After several months of negotiations, the cities of Aberdeen and Havre de Grace have reached a water agreement.
Havre de Grace will sell Aberdeen 500,000 gallons a day at a rate of $4 per 1,000 gallons, according to Aberdeen City Manager Randy Robertson.
The Aberdeen City Council members voted unanimously at their meeting Monday night to approve a memorandum of understanding between the cities.
“This is such an exciting, momentous time,” Aberdeen Mayor Patrick McGrady said. “What this establishes is, for the first time in ever, Aberdeen will not be dependent on the county for production of water, if this comes to fruition.”
Instead, Aberdeen will work “hand in glove” with its sister city, Havre de Grace,to deliver to water to residents at a rate lower than it would be able to get from other sources, he said.
Aberdeen is still a long way from getting Havre de Grace’s water, however, and will continue to buy it from the county at a rate of $4.69 per 1,000 gallons. It buys 400,000 gallons a day, reduced earlier this year from 650,000 gallons.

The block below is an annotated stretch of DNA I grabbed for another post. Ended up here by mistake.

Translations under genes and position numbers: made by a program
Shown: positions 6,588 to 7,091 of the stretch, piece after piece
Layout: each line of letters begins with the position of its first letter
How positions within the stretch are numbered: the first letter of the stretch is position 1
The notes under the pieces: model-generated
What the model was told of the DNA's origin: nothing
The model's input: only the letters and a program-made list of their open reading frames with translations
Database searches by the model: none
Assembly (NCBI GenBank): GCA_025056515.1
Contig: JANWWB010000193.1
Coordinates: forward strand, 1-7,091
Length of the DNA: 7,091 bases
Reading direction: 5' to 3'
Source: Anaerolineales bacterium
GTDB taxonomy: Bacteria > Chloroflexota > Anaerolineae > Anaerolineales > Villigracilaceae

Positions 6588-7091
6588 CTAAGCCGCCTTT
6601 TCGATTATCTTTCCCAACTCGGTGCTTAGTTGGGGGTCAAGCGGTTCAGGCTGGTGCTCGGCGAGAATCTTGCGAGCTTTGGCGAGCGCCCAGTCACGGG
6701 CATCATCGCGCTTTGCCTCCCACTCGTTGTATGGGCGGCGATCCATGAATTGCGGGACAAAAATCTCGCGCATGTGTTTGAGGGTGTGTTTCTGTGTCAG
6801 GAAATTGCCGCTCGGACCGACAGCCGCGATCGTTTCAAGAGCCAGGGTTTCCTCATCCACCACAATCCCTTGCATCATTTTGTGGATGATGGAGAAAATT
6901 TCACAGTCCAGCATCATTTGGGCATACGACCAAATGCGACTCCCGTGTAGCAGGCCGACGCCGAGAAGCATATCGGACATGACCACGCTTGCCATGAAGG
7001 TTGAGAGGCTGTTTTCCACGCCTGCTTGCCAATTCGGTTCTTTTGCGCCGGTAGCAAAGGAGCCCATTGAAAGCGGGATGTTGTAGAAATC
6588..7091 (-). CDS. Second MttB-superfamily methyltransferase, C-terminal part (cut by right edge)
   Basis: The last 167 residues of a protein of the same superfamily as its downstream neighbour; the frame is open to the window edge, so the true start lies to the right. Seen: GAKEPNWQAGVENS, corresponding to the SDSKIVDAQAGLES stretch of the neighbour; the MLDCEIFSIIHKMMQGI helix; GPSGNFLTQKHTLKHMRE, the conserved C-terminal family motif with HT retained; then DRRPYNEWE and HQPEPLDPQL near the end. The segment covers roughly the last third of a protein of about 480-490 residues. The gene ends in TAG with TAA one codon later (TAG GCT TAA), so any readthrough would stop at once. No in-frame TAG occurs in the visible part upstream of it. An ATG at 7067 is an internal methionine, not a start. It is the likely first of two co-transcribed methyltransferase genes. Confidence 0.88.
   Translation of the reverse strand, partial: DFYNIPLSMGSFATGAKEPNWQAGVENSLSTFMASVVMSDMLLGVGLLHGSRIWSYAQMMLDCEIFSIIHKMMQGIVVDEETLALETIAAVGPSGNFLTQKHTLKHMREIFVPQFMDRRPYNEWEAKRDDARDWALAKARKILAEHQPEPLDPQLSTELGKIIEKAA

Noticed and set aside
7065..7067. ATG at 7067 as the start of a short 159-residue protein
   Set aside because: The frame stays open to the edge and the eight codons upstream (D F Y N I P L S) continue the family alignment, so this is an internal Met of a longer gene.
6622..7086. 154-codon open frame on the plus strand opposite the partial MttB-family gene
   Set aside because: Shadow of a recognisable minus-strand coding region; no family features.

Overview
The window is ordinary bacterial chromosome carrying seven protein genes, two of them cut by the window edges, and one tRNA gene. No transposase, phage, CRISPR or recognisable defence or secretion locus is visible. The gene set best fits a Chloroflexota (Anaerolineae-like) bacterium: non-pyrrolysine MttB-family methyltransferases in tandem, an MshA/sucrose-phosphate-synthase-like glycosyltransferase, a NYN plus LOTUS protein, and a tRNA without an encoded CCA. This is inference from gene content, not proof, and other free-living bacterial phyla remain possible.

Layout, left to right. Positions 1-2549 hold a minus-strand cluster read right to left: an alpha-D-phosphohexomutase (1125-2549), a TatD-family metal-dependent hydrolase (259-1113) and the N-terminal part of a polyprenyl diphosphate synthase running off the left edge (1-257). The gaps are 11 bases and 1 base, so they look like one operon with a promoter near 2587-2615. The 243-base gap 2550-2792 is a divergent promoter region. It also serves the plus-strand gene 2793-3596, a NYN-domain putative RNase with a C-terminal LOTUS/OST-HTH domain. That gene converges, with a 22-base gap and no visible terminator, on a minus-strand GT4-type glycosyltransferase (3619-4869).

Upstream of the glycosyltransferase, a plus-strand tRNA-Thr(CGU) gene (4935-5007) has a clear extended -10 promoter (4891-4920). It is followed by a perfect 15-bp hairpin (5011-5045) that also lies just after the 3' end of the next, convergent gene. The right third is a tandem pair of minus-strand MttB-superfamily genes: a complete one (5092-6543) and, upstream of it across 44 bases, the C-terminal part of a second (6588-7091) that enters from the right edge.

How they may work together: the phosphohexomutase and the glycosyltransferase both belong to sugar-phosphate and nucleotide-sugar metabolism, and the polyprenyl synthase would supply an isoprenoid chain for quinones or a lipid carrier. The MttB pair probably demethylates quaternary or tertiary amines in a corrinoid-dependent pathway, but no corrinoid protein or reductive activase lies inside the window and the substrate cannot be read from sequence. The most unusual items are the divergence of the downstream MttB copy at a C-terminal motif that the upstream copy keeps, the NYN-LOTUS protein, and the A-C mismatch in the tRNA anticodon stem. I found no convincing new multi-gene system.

The agreement is expected to save the city of Aberdeen $120,000 to $125,000 a year once it’s in place, Robertson said.
That process could take up to 18 months if the cities have to lay their own pipes, he said.
The two cities could use the county’s water line to get water from Havre de Grace to Aberdeen or build a new line.
Both cities will be looking for grants or bonds to pay for construction, Robertson said, but with or without those, they will move to design the distribution system.
“We’ll hire an engineer to design what the system will look like to get water from Havre de Grace to Aberdeen,” McGrady said.
Both cities will pay for construction, costs of which are expected to be nearly the same for each, Robertson said.
Aberdeen would have had to build a pumping station at Rock Glenn — at its own expense — regardless of the agreement of Havre de Grace, he added.
“That’s already half the cost,” Robertson said.
Havre de Grace Mayor William T. Martin said the deal between Havre de Grace, which takes in water from the Susquehanna River and treats it at the plant on St. John Street, and Aberdeen is a “very fair deal for both cities.”